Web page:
• Selected Disk Druid and created the following partitions on my second harddrive (/dev/hdb/). My first harddrive (/dev/hda/) with its NTFS partition was visible and available for partitioning and had to be intentionally deselected as each linux partition was added.
  • dev/hdb1= /boot ext3 47MB
    dev/hdb2= / (root) ext3 6997MB
    /dev/hdb3 swap 1028 MB - my computer has 512MB RAM

    When I created the 4th partition the system created an extended partition on which it set up the /home partition and the remaining free space:
    /dev/hdb4 extended 30090MB
                   /dev/hdb5= /home 5993MB
                   free space 24,098MB
  • Boot Loader: I selected the GRUB Boot Loader and set it to install in the Master Boot Record on disk drive 1 (/dev/hda where Win XP is installed). I also re-labelled /dev/hda NTFS drive as /mnt/windows and set the Windows XP boot image as the default (what the system boots into if I don't choose Linux from the selection menu provided.) I provided a GRUB password; recommended by ITS Security's Securing a Linux Workstation document.
  • Network Configuration: I selected "configure using DHCP" since I use DHCP via RoadRunner (RR) as my Internet Service Provider. I had previously obtained and recorded the IP, subnet mask, gateway, DHCP server and DNS server addresses for my RR setup by running ipconfig /all from the CMD prompt. I also selected a hostname and domain. However, these settings were not available to fill in when "configure using DHCP" was selected. I also left the default "activate on Boot". Since my RR DHCP provided IP address seems to be constant, I'm not sure if DHCP is the best selection here, but can change this later by installing and using the Linuxconf GUI configuration tool. If it was correct (ie it works), I'll need to set my computer's $HOSTNAME manually (in /etc/sysconfig/network on RedHat 7.3).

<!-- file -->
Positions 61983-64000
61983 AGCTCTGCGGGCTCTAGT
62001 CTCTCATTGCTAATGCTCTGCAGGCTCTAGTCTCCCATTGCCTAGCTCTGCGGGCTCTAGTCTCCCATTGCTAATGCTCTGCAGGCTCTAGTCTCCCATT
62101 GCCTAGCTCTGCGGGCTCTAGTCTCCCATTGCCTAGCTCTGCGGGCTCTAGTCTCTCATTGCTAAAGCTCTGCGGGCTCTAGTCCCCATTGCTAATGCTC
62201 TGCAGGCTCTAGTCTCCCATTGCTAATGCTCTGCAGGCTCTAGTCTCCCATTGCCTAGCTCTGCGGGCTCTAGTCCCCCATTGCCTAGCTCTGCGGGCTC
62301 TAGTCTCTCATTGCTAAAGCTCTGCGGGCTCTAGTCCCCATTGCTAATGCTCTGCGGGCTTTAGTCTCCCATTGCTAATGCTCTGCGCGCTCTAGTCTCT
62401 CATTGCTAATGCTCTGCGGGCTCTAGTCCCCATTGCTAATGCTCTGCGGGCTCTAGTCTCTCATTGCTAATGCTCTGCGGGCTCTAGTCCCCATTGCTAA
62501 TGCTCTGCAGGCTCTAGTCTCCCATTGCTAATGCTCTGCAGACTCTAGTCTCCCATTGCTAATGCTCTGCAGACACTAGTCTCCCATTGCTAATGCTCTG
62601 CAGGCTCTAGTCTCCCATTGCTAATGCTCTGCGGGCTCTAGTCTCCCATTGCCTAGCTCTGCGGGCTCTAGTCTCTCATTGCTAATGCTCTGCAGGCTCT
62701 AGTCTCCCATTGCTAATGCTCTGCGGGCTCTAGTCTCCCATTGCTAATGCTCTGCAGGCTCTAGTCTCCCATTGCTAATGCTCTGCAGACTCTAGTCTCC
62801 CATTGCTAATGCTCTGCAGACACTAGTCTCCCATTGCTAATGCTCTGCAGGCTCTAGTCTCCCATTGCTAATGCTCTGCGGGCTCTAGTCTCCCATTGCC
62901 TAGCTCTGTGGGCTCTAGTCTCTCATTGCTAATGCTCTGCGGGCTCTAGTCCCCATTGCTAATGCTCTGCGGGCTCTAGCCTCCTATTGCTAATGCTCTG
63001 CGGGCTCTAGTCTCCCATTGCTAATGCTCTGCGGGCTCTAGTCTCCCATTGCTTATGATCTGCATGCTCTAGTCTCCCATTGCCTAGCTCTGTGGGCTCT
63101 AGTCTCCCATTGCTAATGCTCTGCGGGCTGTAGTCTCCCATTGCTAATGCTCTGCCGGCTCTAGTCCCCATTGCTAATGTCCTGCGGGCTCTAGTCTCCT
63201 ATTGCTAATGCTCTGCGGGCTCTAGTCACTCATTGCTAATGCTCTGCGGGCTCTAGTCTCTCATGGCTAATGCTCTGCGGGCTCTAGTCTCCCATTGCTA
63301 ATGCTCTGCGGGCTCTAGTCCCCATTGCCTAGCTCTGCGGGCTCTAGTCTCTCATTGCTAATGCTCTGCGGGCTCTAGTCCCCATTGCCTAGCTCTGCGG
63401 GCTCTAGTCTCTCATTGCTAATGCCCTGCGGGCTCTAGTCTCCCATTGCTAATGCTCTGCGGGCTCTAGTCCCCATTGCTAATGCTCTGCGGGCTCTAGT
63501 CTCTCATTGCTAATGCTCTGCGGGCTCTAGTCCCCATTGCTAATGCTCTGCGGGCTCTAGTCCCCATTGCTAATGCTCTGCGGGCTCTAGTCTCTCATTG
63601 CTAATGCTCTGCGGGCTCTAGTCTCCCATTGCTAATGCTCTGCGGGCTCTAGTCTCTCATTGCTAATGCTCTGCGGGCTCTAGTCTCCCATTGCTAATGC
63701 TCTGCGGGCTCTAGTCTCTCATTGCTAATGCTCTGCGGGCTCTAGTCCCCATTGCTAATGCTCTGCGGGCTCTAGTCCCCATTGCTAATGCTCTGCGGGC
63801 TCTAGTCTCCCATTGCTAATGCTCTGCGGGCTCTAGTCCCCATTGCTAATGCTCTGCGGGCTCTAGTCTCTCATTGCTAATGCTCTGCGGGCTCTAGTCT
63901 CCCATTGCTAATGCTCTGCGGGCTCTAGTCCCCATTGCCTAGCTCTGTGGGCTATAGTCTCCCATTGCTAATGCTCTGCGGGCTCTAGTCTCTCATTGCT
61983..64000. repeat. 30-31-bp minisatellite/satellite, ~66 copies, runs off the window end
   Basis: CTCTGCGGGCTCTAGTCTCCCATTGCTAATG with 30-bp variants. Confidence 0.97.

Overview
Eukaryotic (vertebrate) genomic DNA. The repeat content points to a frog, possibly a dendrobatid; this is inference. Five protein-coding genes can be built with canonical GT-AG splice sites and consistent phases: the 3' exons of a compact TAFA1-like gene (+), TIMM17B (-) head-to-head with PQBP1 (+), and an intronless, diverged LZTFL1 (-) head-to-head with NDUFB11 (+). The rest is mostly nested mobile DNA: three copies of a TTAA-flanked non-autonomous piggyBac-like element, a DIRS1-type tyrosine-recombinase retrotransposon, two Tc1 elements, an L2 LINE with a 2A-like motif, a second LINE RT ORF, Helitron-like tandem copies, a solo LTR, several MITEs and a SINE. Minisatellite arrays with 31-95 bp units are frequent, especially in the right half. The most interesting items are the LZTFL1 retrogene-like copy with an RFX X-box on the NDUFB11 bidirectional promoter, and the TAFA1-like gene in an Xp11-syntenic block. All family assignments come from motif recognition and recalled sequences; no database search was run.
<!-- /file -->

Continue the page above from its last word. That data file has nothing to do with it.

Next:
• Firewall - For maximum security without disabling this machine as a server, I selected HIGH SECURITY option and NO TRUSTED DEVICES (eth0 was only device). Also selected CUSTOMIZE to allow incoming DHCP (to get on internet), SSH (secure/encryped remote access) and WWW. I also allowed the same port set we allowed on our class servers. I don't anticipate running Mail or FTP servers on this computer except for class work purposes and can change these settings as needed in IPCHAINS configuration.
  • Language: English
  • Time Zone UTC-O5 US Eastern with Daylight Savings time - recommmended (by text) for cross platform time synchronization.
  • Root Password: provided password and also setup additional user account for myself.
  • Package Selection - selected complete packages rather than to see individual package items.

  • Classic X Window System
    X Windows
    Gnome
    KDE
    NFS

  • X Configuration - the utility's preselected choice acurately matched my video card (NVIDIA GEForce2 MX generic)

COMPLETING THE INSTALLATION
The installation took about 45 minutes. See the install.log. I created a boot disk (overwrote the one I prepared beforehand) and accepted the default "unprobed generic" monitor selection and lowered the resolution to 800 X 600 so visibility is better on my old 14" monitor. I selected "text login" to avoid access problems when X Windows won't load and selected GNOME (start with the older desktop first) as my default desktop GUI. I ejected the boot disk and rebooted the system. I was presented with a menu that offered the choice of loading Windows XP or RedHat Linux. Due to the keyboard locking problem described earlier, I was not initially able to select/arrow to the Linux option so the system auto loads Windows XP which I had selected as the default in the Boot Loader configuration screen. I purchased a new keyboard, attached it in place of the old one and this successfully resolved the problem; I am now able to arrow to/select Linux 7.3 for my OS on the boot loader menu. I selected and successfully booted into Linux and proceeded to test functionality.

Functionality
I was able to successfully login with both my account and the root account. As root, I updated the sudoers file (see script) and then successfully executed the tsch shell via sudo (see script). I was also able to telnet to isis.unc.edu and ftp the install.log there. I registered the installation with the RedHat Network (see script). Next steps will be to download and selectively updates via up2date, implemement some basic security, finetune network settings and to install apache and the openssl updates.
nbsp; Send comments to: bhayes@email.unc.edu